Movement of Coadapted Gene Complexes

The utility of horizontal gene transfer to microbial evolution is three fold: (1) It involves more nucleotides than point mutations and therefore can introduce more novel genetic material per transfer than can individual mutation events, (2) the genetic material received likely has already been subjected to natural selection, and (3) entire metabolic pathways if linked together may be moved simultaneously. Indeed, the linkage of the genes involved in metabolic pathways, forming coadapted gene complexes (i.e., genes involved in epistatic relationships), though likely occurring in part of the sake of co-regulation, also seem to exist so that their movement between organisms can occur as a single unit. In this way the utility of these complexes to a recipient organism can be immediate. Another way of looking at this is that the organism in which a metabolic pathway is discovered, and first characterized, is not necessarily the lineage within which that pathway first evolved.

In addition to more basic metabolic pathways, organisms frequently possess linked genes that have properties indicating that these genes were only recently acquired. Codon usage in particular may differ from that of the rest of the genome (that is, tendencies within genomes are for use of particular codons among multiple synonymous codons encoding individual amino acids, and different organisms will possess different biases in terms of what codons they preferentially use/possess). In addition, sequences such as genomic islands can possess, among the linked genes, genes seemingly involved in horizontal gene transfer process, such as integrases. Other sequences are clearly prophages that have been acquired in the course of lysogenic infection by temperate phages, though often these prophage sequences have degraded over time and therefore are defective with regard to their ability to produce functional phage products. For a number of bacterial species the differences seen between individual strains seem to involve, especially, probable products of horizontal gene transfer, consisting of many more-or-less lineage-unique genes found linked together within genomes.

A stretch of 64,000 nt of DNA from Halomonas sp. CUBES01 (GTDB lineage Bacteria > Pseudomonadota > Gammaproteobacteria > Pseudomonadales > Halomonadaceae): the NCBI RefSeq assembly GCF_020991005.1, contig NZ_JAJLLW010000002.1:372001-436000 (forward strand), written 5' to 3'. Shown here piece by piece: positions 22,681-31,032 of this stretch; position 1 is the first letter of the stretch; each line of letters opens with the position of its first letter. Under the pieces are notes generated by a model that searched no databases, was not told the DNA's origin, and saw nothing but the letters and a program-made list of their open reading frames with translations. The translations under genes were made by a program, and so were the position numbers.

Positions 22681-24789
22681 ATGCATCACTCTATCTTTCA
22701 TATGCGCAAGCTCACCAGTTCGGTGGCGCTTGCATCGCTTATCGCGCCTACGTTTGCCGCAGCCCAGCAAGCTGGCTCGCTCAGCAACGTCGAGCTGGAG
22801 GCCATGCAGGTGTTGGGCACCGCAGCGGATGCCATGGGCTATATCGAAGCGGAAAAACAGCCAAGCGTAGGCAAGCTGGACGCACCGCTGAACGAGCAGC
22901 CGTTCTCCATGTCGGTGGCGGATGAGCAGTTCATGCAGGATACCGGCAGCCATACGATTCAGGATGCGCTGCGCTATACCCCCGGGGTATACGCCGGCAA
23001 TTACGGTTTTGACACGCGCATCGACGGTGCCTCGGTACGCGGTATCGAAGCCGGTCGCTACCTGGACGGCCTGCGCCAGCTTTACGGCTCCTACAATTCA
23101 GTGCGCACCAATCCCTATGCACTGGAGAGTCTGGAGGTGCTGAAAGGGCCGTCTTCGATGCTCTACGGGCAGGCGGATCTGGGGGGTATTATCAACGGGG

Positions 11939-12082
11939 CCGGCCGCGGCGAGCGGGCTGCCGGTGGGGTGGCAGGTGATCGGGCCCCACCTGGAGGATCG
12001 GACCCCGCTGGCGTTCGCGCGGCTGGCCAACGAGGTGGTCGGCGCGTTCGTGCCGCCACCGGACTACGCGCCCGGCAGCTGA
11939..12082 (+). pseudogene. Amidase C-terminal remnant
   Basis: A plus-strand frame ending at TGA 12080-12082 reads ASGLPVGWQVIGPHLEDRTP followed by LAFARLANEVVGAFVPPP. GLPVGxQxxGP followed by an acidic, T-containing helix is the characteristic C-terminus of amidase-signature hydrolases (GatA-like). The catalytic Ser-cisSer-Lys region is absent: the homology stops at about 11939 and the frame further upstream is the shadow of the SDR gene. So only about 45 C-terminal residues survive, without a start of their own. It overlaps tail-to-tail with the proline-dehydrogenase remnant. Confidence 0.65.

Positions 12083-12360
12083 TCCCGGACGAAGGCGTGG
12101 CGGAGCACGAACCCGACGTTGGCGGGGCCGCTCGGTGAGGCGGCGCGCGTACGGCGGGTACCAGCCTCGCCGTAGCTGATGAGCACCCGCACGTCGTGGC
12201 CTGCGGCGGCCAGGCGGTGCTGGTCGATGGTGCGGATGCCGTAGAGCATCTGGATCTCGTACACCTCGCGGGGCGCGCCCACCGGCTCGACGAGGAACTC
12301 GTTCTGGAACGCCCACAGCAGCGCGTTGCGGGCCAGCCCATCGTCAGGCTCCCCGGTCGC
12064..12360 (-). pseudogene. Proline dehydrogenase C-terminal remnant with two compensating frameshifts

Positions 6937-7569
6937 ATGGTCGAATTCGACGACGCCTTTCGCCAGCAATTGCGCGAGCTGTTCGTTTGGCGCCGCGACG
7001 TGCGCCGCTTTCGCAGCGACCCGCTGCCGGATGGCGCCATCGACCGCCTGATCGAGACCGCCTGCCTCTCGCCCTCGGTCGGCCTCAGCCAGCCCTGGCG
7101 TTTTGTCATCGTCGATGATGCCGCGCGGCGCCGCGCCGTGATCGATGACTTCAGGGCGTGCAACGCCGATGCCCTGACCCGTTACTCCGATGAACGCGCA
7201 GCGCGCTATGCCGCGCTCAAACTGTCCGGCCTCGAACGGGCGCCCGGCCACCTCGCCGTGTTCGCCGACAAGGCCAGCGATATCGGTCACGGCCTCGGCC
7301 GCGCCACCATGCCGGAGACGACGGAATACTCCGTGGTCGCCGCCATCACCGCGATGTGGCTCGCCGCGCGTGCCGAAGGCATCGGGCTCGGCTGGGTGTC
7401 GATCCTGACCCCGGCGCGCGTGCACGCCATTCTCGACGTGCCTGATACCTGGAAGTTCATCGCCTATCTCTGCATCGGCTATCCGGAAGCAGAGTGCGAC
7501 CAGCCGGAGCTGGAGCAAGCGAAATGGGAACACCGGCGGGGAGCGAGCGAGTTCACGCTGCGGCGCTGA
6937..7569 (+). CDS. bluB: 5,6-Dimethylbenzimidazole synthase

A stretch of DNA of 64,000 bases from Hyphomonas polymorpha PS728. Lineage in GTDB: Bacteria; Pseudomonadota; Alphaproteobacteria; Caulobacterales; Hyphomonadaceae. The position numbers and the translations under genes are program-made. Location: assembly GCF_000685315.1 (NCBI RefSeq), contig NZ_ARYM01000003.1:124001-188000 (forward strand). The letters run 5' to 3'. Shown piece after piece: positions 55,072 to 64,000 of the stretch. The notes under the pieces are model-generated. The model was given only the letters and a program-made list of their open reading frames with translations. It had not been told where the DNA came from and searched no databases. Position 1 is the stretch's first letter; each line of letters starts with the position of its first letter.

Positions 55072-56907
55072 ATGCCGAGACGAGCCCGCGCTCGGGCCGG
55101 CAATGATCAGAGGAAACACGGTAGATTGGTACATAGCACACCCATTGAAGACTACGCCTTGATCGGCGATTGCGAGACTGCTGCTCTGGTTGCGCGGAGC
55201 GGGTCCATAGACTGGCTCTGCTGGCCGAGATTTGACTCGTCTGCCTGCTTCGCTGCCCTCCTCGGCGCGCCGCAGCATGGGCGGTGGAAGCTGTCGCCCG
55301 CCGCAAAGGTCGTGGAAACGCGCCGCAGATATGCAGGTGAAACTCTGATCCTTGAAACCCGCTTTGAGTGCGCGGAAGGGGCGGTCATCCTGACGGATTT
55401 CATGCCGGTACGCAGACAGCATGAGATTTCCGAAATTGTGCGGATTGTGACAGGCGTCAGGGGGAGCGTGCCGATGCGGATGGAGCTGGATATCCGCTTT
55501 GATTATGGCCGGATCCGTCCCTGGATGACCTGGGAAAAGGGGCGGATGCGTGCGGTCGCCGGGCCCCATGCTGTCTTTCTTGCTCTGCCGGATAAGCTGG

Lysogenic Conversion

Bacteria can acquire one or more genes in association with temperate phages. These phages are capable of displaying lysogenic cycles in which the phage genome, now called a prophage, becomes a more or less permanent genetic component of the host bacterium. Perhaps in part because prophages can otherwise be metabolically burdensome, many carry genes that can contribute to host, i.e., lysogen fitness, in a process called lysogenic conversion. Specifically, lysogenic conversion, which some call simply phage conversion, is a prophage-mediated qualitative modification of the phenotype of a host bacterium. Note that I use the word qualitative to distinguish lysogenic conversion from simple "quantitative" declines in host fitness as might occur due either to the above-noted metabolic burden of carrying a prophage or due to a prophage's potential to display productive cycles in which the host bacterium is killed. With lysogenic conversion a bacterium instead acquires some new phenotype, just as one sees upon bacterial acquisition of many plasmids.